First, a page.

Keep OEM License From Physical Install when P2V'ng

Hello Experts,

I have what is hopefully an easy question but I want to be sure before I proceed.  We have a server that has SBS 2011 installed as a physical image.  We would like to P2V it into ESXI so we can spin up a VM that will run RDS.  The OS that's on is the OEM licensed image installed at the Dell factory.  If we P2V that machine to the same physical hardware its always been running on will it activate and work after the process is complete?  We plan on upgrading the RAM in the server and the HDD's to increase the storage, the processor will stay the same.  

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JohnBusiness Consultant (Owner)Commented:
I am not sure if the Server will see ESX as the same hardware even though on the same machine. I think you would have to try, and then if activation were an issue, contact Microsoft - I think they might assist you in this case.
Andrew Hancock (VMware vExpert / EE MVE^2)VMware and Virtualization ConsultantCommented:
If we P2V that machine to the same physical hardware its always been running on will it activate and work after the process is complete?

NO, P2V will break the activation because the hardware has changed. Also covered here in my EE Article, see Point 10.

HOW TO: FAQ VMware P2V Troubleshooting

and in fact you could be in breach of the OEM agreement, as licenses depending upon your country are not transferable, because you purchased it with hardware!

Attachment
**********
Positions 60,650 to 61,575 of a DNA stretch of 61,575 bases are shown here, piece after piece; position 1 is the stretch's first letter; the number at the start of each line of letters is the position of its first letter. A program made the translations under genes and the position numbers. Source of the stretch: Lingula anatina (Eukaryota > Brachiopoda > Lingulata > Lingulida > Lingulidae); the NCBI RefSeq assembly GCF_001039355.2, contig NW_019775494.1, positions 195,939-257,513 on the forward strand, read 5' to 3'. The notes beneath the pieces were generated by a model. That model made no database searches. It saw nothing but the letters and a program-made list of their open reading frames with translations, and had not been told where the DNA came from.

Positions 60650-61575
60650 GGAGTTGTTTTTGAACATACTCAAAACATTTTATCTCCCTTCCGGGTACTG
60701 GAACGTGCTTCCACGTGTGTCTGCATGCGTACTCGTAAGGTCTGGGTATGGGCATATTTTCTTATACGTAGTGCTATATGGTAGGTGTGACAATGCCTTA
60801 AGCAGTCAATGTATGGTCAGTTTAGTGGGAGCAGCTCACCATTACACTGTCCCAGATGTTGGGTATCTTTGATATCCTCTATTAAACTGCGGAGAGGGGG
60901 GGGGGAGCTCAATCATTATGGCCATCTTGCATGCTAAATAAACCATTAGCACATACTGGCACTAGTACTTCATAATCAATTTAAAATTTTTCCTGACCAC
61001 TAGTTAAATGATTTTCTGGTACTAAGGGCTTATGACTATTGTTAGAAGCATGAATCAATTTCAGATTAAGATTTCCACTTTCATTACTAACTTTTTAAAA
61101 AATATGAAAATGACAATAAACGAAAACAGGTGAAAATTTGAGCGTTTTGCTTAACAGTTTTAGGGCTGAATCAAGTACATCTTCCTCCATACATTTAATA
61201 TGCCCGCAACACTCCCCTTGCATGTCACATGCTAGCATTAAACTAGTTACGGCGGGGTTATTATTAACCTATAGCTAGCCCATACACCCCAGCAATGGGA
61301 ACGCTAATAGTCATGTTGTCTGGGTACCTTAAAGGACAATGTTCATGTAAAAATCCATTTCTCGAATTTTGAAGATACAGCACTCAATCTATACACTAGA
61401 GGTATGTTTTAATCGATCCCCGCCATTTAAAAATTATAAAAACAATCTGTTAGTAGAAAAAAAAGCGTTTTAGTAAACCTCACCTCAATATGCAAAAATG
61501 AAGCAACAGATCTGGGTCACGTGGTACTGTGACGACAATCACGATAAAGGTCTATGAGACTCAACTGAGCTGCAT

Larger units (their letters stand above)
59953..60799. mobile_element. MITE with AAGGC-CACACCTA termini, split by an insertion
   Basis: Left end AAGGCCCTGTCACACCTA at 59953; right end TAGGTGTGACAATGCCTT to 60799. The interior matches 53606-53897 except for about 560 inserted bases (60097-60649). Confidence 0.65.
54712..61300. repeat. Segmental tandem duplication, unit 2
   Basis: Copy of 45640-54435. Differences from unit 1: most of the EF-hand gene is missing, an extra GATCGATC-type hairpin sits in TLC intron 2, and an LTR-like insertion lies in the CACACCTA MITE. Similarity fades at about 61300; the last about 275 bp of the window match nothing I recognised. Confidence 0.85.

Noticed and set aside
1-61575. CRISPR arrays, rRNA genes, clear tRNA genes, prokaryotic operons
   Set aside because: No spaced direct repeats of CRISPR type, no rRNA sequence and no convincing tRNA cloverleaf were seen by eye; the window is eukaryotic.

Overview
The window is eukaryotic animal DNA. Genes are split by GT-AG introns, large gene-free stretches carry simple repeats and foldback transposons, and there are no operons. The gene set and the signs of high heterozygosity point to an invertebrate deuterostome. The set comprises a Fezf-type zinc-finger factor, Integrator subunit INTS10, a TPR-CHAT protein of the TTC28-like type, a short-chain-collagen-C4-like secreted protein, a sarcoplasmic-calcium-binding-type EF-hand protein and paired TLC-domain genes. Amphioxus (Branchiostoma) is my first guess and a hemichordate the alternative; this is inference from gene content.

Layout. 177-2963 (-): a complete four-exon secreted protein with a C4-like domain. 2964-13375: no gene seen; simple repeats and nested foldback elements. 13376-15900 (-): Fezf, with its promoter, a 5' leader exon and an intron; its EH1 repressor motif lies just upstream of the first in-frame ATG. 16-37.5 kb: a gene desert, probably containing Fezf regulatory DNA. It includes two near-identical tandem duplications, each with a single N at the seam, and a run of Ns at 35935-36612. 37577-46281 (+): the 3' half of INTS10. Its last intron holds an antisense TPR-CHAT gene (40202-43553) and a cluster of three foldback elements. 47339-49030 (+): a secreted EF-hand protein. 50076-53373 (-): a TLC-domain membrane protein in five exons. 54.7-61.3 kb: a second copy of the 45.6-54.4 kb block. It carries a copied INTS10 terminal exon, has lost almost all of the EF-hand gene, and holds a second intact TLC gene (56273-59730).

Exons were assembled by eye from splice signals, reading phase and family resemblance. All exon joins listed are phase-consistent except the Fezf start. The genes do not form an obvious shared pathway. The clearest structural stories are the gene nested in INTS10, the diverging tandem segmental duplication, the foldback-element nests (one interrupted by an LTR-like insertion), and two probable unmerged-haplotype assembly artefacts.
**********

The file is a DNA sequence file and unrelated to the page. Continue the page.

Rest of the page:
Once the hardware dies, so does the OS, hence why the Product Code and Key is attached to the server, also some OEM products are also BIOS LOCKED to a DELL BIOS!

So you may have two issues, Activation failure, and Product Key will not activate because you may not have a DELL BIOS!

see here

Original Equipment Manufacturers (OEM) versions

Note: Physical-to-virtual hard drive migration of a Windows installation is a valid function for customers with Software Assurance and full retail copies of Windows XP, Windows Vista, and Windows 7. Software Assurance provides users valuable benefits—please contact Microsoft Corporation for further information. Windows XP, Windows Vista and Windows 7 installed by Original Equipment Manufacturers (OEM) using OEM versions of these products may not be transferred to a virtual hard drive in accordance with Microsoft licensing terms.


there is an EE Question here, on this very subject of OEM conversions!

and two EE Articles

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☠ MASQ ☠Commented: